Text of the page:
On my last day in Paris, a gentle drizzle in the air, we make our way to Librairie Orientale Hrant Samuelian, to meet up with two other friends. “Let’s meet at Samuelian,” we’ve told each other. The four of us–an Armenian friend originally from Beirut who lives in Paris; another friend originally from Istanbul who also lives in Paris; and a French woman whose ancestry is Russian, and whose family includes prominent Orientalists, the four of us–brought together today by a visit to the Librairie Orientale.
It’s always like this with Librairie Orientale, the visit itself larger than the actual walk up Monsieur Le Prince to the bookstore, narrow, with an unassuming, almost self-effacing exterior. This time, I am here at the request of a friend from Los Angeles who wants the two-volume fascimile edition of the first Armenian periodical published in Madras, India, between 1794-96, and reissued in 1970. For all the weight which these details carry, a visit to this legendary bookstore is always a kind of secular pilgrimage–part ritual, part recollection, but above all an occasion for browsing, yes, but also for reflection, conversation, and re-capture of something on the brink of being lost but also of persisting–fragile and enduring at the same time.
Located on a side street in the heart of Paris’ Latin Quarter, in close proximity to the Sorbonne, Librairie Orientale is bookstore, institution, repository of knowledge all rolled into one. For Armenians, the Librairie Orientale is also a sort of secular shrine, the kind of place which casts a long, larger-than-life shadow rife with meaning and memory. Founded in 1930 by Hrant Samuelian, a native of Marash and an orphan at four years old, Librairie Orientale is the longest continuously functioning Armenian bookstore (the word bookstore does not do justice to its academic and symbolic function) in the world. It is also a source of hard-to-find publications for scholars and specialists in “Orientalist” disciplines. As the historian Anahide Ter Minassian re-tells it, Samuelian’s life (1891-1977) is the stuff of novels and scholarly studies, so wide and diverse was its span, from the Hamidian massacres which took his father and brother in 1895 through the calamities and major events of Armenian history in the twentieth century.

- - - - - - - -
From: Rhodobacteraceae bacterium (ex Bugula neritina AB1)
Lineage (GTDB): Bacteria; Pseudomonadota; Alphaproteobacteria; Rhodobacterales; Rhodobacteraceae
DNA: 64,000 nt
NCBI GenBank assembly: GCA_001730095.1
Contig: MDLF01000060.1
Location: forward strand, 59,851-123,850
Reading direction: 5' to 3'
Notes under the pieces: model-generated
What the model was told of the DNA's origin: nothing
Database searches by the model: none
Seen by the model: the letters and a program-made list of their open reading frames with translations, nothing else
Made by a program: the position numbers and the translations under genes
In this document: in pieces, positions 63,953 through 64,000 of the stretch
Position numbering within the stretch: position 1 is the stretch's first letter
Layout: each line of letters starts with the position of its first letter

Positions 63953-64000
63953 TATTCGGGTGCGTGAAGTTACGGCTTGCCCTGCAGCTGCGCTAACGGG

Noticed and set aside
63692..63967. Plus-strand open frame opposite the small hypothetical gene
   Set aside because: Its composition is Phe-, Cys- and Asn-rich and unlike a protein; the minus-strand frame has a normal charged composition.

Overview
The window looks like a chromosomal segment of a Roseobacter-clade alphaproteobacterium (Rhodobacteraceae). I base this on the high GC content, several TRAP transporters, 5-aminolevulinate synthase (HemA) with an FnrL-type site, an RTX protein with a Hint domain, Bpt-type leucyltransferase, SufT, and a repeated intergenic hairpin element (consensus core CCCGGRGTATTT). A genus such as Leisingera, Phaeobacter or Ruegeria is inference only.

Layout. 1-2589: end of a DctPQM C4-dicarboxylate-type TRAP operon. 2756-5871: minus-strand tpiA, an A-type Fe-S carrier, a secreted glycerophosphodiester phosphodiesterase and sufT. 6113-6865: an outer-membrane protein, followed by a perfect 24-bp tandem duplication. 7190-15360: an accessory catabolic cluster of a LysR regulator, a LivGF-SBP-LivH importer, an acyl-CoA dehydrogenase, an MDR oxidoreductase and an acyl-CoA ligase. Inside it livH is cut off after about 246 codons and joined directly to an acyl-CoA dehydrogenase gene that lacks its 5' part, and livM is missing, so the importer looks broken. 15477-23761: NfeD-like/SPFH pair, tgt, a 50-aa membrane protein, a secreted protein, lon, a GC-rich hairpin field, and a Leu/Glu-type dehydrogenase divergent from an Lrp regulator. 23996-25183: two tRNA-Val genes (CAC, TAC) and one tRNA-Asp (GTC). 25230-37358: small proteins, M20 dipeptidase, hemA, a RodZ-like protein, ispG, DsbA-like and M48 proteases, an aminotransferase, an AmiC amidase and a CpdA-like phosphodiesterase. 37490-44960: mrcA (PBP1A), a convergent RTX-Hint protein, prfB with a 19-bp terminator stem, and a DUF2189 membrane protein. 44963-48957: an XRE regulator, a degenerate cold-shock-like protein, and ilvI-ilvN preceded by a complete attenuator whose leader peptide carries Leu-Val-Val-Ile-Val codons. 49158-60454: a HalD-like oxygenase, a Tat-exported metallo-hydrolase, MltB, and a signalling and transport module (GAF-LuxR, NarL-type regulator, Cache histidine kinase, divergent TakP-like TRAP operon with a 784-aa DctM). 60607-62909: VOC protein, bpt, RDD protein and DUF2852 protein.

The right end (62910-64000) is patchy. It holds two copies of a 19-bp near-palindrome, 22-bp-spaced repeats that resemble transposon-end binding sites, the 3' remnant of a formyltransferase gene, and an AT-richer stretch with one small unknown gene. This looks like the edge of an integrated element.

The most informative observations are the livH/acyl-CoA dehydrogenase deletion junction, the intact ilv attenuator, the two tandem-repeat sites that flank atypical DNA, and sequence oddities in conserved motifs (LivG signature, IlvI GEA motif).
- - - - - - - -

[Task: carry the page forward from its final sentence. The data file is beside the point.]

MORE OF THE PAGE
The Librairie Orientale has no website of its own; makes no effort at publicizing its holdings; has somewhat arbitrary hours of operation; and does not fill out orders by mail. It does not even accept credit card purchases. Yet for all of its limitations–or, rather, because of these limitations perhaps–the Librairie Orientale draws visitors and locals to its stacks and tables, offering much more than a place to buy or browse through old books, periodicals, dictionaries, prayer books in a dozen or so languages. It is a place of encounter–with history, with scholarship and scholars, with a world long gone whose embers spark with a luminosity, faint yet enduring. After Edward Said’s Orientalism, can anyone use the adjective with confidence? Perhaps not, yet for all the Orientalist underpinnings of its name, the Librairie Orientale offers yet another kind of encounter: of Armenian subjects with the cultures and history of neighboring civilizations, a rubbing of histories against one another albeit under an “orientalist” category.
It is a bit misleading, therefore, to speak of Librairie Orientale in only Armenian terms, for its holdings extend far and wide, taking in diverse epochs and civilizations. Perhaps this is another reason for the singular place which the Librairie Orientale holds in the collective consciousness of Armenians, subjected to genocide, expelled from their historic homeland, dispersed, resettled (in the case of Hrant Samuelian, in Paris) but also engaged in a conversation with the world. The Librairie Orientale, is one of the most illustrious stations on the long road of this dispersion. Ter Minassian says that the Librairie Orientale played a pivotal role in the transformation of refugee life into a diaspora community. It was, she says, a place where the newly resettled Armenians could find a particular book, journal or author, where they could seek counsel, an address or meet fellow Armenians. The two other institutions which played a defining role in this transformation were the church on Jean Goujon Street and the daily newspaper Haratch (founded in 1925).
And so we go in on this rainy afternoon, my last in Paris. The current owners, Alice Aslanian and Armen Samuelian, who are the grown children of Hrant Samuelian, operate the bookstore now. They are not young. But, oddly enough, despite the abundance of very old books and the advanced age of the owners, there is not a hint of the stench of old age here. A quiet animation, almost eerie in its impact, fills the space among the visitors who browse for a while, then talk amongst themselves, then browse some more–an aside here, a joke there, the atmosphere light. This is not a bookstore, I tell myself. Nor is it a library. It is really a world, made anew with each visit, with each turn of the page which is so fragile as to be crumbling in my hands. It is a world soaring with light despite the grey outside, despite the slow creasing of time, despite the twilight of the print.
The rain continues; we leave Librairie Orientale and walk slowly to the Luxembourg Gardens, find a café, sit down for an animated conversation. The world–new again.